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EHO Style & Writing Tips

It is generally expected that a professional will continually work to improve his or her skills; those who are genuinely professional certainly will, and writers are no exception.

What? You don’t consider yourself to be a professional? Well…change that perception right now. Your work is published in a professional magazine, therefore those who read you consider you to be a professional.

So you’re a professional and as a professional – especially one who desires to do work pleasing to God – you will strive to improve your writing. With that in mind, we offer here some pertinent tips, ways for you to avoid making the most common mistakes that plague EHO writers and have, on occasion, driven EHO editors slightly mad.

Now… Put on your hard hat; you may need it.

Homeschool – Note that we write this as ONE word.

New King James – EHO uses the New King James version when quoting the Bible. We have a permission posted for this version in the footer of all of our pages and would appreciate our writers using it unless it is absolutely necessary to use another version. (When using another version – other than King James – you will need to track down the proper wording for the permission and include it in your review.) You can find the New King James online at

Abuse of !!!!!!!! – Abuse of the exclamation mark is, perhaps, Empress Beverly’s greatest pet peeve. We suggest that, if you use exclamation marks in your reviews at all, you take time to read those reviews aloud before pronouncing them finished – to read them aloud with appropriate vocal expression and to, every time you encounter an exclamation mark, shoot both eyebrows straight up towards your hairline. You will feel ridiculous and hopefully be reminded that too many exclamation marks make writing look a bit ridiculous as well.

Tense Hopping – If abused exclamation marks are Empress Beverly’s pet peeve, tense hopping is Queen Tammy’s. Few things are as likely to send her over the editing edge, twitching and screaming, as a tense hopping review. Please, we do implore you, begin in one tense (the present tense if at all possible), continue in that same tense, and end in…yes…the very same tense. For instance, when one has been writing a review in the present tense, and one then remarks that “The hero was quite wimpy,” one has erred. Trust us, if the hero was wimpy when you read it, he is still wimpy and may be referred to as being such in the same present tense that you have been using. And our fictional hero brings us to another often-exercised tense hopping crime. When reviewing children’s books, fiction, or anything else that leaves you telling a bit of the story, pick a tense and STICK WITH IT. (Is it becoming clear that even thinking about this topic makes your Reviews Editor, dare I say it, a little tense?) It is maddening to see. “Baby Bob first turns to his bear and then to his ball…. And then he had breakfast.”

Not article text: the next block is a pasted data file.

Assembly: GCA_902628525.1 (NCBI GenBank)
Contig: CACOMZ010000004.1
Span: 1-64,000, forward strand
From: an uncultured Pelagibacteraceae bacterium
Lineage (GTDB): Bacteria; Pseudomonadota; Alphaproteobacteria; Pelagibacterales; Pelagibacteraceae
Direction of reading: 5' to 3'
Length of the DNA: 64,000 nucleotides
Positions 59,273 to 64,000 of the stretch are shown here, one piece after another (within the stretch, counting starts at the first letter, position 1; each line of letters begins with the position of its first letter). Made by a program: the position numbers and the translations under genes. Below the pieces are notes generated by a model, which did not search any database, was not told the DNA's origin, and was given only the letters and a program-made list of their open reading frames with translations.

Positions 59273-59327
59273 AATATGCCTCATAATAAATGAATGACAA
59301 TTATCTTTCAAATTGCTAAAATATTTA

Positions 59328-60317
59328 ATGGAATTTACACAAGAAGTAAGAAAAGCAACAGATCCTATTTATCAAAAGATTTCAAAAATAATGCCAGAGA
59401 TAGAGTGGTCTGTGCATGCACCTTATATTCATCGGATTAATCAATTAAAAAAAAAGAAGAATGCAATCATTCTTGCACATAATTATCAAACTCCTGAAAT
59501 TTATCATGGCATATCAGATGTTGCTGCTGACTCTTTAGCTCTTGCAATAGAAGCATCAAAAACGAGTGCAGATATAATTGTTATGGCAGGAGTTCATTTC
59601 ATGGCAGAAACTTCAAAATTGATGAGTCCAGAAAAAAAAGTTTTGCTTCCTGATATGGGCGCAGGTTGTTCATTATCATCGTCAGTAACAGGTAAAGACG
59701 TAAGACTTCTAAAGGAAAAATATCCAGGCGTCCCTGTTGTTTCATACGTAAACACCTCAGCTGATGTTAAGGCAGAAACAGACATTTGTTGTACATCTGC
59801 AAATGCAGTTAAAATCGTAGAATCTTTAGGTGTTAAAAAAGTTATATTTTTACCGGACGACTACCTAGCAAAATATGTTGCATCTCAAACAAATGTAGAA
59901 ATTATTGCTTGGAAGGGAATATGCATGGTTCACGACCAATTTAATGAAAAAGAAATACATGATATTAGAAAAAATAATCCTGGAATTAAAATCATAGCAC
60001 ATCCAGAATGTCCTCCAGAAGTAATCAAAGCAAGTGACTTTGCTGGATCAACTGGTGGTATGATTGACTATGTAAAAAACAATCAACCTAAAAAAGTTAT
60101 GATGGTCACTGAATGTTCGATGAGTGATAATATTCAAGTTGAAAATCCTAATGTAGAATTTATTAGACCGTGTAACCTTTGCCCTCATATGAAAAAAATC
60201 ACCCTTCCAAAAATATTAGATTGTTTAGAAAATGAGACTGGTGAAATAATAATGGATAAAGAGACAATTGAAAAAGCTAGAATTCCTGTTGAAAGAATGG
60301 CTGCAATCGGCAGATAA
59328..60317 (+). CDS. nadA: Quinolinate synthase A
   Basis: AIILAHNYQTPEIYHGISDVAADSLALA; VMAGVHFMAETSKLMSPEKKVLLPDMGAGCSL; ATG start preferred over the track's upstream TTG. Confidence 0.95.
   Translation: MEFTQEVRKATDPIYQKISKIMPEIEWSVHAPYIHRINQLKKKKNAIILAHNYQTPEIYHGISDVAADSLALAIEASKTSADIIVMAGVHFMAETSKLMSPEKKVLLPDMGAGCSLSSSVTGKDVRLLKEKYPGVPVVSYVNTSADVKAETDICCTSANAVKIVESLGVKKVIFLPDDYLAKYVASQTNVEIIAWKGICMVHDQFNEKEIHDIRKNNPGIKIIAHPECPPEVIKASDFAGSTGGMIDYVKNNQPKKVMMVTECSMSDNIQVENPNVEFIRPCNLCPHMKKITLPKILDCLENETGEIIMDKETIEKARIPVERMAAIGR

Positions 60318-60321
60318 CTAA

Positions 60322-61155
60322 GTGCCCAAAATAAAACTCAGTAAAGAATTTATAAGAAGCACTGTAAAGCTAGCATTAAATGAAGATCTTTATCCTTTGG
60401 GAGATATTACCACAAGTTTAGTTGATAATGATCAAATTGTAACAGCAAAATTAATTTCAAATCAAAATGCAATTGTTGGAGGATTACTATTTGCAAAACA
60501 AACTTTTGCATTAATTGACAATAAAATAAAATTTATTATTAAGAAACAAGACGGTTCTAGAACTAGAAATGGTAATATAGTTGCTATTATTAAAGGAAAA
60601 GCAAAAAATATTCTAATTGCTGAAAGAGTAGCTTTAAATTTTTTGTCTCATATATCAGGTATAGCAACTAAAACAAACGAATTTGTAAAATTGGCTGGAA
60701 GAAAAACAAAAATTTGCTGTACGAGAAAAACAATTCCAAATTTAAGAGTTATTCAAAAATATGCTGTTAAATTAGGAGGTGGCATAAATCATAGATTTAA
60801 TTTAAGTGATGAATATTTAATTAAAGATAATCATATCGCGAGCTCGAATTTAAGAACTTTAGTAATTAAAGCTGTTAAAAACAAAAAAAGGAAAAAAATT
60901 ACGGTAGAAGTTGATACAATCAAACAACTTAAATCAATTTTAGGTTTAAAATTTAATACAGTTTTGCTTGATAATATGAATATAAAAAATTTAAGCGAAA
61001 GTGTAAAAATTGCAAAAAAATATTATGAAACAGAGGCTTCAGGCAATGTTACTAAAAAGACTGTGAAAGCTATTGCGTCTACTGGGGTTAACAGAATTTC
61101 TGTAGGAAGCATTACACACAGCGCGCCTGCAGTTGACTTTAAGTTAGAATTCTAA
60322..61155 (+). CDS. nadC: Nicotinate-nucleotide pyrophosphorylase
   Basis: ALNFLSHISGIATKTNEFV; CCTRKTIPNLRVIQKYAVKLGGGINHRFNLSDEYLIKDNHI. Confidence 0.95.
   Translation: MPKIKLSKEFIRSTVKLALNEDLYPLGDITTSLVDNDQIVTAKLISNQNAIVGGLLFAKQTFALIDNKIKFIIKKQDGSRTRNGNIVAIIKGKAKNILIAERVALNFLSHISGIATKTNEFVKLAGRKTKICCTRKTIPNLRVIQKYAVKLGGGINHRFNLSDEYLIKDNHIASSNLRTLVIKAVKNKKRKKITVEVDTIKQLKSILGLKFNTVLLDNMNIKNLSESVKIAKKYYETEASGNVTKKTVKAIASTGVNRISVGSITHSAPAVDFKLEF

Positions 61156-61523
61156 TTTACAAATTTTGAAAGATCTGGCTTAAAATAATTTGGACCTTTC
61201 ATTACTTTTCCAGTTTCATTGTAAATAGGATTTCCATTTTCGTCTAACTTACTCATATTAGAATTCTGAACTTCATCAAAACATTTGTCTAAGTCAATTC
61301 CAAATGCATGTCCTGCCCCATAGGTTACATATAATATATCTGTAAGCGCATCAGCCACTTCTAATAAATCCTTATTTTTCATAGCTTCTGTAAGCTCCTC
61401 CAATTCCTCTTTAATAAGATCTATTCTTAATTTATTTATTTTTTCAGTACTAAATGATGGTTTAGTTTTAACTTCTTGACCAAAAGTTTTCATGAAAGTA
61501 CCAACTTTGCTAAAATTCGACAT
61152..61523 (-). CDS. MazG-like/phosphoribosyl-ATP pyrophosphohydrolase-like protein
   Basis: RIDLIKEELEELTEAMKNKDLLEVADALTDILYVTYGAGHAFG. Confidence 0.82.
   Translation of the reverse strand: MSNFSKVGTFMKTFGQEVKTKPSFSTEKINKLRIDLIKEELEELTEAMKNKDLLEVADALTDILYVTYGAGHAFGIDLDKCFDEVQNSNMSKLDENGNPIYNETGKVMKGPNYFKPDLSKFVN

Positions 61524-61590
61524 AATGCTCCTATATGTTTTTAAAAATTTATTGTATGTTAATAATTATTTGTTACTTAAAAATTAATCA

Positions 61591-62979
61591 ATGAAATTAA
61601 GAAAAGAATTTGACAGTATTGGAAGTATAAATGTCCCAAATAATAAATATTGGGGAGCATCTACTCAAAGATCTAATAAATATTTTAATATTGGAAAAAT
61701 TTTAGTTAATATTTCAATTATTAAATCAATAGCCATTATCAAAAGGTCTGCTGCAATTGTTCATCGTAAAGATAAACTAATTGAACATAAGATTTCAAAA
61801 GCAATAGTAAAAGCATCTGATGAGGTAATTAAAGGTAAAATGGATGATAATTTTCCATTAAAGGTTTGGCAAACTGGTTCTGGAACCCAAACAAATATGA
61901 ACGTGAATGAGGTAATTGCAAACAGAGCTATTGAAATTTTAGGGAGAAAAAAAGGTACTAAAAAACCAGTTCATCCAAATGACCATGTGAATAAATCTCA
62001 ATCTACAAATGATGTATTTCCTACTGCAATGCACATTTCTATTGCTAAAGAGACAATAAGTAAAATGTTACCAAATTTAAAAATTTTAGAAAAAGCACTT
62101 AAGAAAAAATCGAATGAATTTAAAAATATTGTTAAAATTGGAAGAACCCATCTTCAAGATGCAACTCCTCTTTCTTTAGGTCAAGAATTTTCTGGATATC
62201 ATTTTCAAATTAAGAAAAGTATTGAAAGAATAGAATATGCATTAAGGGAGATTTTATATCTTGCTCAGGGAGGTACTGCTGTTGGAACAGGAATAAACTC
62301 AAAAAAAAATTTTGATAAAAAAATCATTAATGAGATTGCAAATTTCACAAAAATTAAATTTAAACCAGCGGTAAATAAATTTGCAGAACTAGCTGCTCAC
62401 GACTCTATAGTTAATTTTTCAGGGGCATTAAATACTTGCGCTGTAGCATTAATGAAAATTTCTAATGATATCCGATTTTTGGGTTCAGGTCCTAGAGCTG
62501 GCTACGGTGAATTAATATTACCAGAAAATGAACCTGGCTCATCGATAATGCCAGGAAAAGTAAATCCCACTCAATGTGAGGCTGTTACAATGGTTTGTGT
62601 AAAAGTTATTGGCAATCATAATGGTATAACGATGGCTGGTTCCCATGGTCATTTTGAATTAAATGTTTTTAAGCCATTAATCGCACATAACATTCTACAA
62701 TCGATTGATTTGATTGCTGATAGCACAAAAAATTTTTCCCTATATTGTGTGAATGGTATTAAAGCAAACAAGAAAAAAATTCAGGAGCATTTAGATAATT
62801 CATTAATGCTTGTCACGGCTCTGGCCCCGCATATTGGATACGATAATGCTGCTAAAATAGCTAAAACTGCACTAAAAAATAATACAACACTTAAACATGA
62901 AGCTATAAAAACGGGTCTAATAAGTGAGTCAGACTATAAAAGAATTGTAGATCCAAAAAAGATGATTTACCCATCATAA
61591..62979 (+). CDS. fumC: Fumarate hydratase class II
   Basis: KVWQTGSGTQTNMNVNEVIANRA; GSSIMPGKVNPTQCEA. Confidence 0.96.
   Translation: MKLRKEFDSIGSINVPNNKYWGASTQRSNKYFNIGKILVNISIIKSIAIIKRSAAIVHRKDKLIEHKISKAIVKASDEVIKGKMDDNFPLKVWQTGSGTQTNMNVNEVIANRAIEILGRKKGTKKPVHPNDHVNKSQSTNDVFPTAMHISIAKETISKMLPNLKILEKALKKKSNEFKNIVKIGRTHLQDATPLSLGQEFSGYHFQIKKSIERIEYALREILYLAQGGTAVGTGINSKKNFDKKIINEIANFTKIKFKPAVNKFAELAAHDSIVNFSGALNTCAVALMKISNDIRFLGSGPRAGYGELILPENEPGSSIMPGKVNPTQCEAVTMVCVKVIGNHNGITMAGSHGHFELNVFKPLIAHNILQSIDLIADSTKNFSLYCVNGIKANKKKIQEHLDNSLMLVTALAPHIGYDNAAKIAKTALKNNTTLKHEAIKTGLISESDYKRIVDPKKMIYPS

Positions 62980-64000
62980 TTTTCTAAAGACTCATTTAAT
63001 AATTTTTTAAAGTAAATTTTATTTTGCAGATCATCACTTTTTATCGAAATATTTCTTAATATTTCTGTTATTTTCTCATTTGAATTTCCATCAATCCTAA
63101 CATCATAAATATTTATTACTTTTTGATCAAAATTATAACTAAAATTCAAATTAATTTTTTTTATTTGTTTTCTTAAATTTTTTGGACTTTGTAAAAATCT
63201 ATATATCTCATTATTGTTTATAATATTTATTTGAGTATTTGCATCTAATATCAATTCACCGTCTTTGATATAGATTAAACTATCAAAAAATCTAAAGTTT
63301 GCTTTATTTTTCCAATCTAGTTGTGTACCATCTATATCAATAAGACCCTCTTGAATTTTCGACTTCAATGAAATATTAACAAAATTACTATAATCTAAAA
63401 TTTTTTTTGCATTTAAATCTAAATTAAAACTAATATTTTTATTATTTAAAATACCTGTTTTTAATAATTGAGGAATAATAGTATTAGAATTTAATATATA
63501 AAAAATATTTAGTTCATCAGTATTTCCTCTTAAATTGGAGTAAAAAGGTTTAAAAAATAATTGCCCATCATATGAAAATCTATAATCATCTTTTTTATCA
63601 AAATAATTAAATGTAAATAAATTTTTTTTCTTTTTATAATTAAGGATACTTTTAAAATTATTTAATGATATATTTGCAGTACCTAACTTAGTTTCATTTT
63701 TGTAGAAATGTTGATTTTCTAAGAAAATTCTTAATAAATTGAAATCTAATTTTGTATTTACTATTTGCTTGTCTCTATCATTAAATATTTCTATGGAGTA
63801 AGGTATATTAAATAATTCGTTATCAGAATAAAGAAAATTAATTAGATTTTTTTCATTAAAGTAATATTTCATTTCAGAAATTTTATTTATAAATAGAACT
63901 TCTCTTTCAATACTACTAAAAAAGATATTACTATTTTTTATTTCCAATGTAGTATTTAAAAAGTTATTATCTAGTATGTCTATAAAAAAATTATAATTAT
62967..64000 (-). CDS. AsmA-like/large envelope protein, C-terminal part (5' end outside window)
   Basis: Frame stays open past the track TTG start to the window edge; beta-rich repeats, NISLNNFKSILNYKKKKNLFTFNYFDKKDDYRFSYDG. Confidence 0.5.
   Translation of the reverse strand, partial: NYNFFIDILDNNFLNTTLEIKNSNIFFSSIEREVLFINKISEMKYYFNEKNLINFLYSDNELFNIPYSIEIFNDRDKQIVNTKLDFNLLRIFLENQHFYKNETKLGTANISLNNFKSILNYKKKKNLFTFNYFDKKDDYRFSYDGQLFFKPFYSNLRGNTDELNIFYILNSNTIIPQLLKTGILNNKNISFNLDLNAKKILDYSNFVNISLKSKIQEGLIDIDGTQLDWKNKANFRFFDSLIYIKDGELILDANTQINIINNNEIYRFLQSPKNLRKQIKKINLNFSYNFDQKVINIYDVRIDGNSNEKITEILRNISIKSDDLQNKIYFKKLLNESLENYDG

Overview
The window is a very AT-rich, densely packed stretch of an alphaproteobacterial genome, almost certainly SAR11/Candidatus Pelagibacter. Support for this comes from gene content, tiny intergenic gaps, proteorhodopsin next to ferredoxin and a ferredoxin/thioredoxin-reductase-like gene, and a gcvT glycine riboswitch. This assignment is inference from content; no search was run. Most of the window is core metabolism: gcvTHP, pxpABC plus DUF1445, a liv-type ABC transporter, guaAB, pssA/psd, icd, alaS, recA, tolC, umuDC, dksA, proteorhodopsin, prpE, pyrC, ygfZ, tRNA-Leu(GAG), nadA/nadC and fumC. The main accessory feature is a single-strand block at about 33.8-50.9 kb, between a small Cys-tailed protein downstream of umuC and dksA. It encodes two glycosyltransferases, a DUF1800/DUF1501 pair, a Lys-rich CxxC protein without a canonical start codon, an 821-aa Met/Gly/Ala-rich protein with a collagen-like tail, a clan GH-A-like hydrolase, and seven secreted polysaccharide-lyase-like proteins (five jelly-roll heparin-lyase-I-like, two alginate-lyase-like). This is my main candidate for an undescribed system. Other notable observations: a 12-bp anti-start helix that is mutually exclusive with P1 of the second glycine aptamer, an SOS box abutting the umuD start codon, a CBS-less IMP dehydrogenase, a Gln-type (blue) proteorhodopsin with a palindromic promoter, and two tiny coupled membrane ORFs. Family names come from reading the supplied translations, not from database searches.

[cough] Calming self and climbing down from top of wall.

It’s Alive! – And here we enter the realm of yet another pet peeve. As a former reviewer expresses it, “My pet peeve is dull, lifeless writing that makes me yawn and wonder why the writer bothered.” Write with words and expressions that really mean something to the reader, words that are interesting or entertaining. Pull out the thesaurus and substitute fun or powerful words for the wimpy choices that have a tendency to roost in our writing simply because they are perched on the tops of our heads. Follow the advice you give your student children and make careful and creative substitutions. For example, instead of “This textbook is dull and boring,” you could say “Here’s one that’s as dry as the Sahara.” As a reader, which sentence would you rather encounter? As a reader, how does your writing make you feel? Readers come to EHO for many reasons and information is only one of them. They could read dry, boring books if all they wanted was information; from us they also expect to find enjoyment, so don’t disappoint them.

That/Which – Admittedly, this word switch whichery did not concern us until we learned that there are, indeed, rules regarding the use of the word “which”. Now that we have learned of this rule, we desire to see it enforced.

To explain, we turn to our beloved Strunk & White (The Elements of Style, that is.)

That is the defining, or restrictive, pronoun, which the nondefining, or nonrestrictive. (See Rule 3.)

The lawn mower that is broken is in the garage. (Tells which one.)

The lawn mower, which is broken, is in the garage. (Adds a fact about the only mower in question.)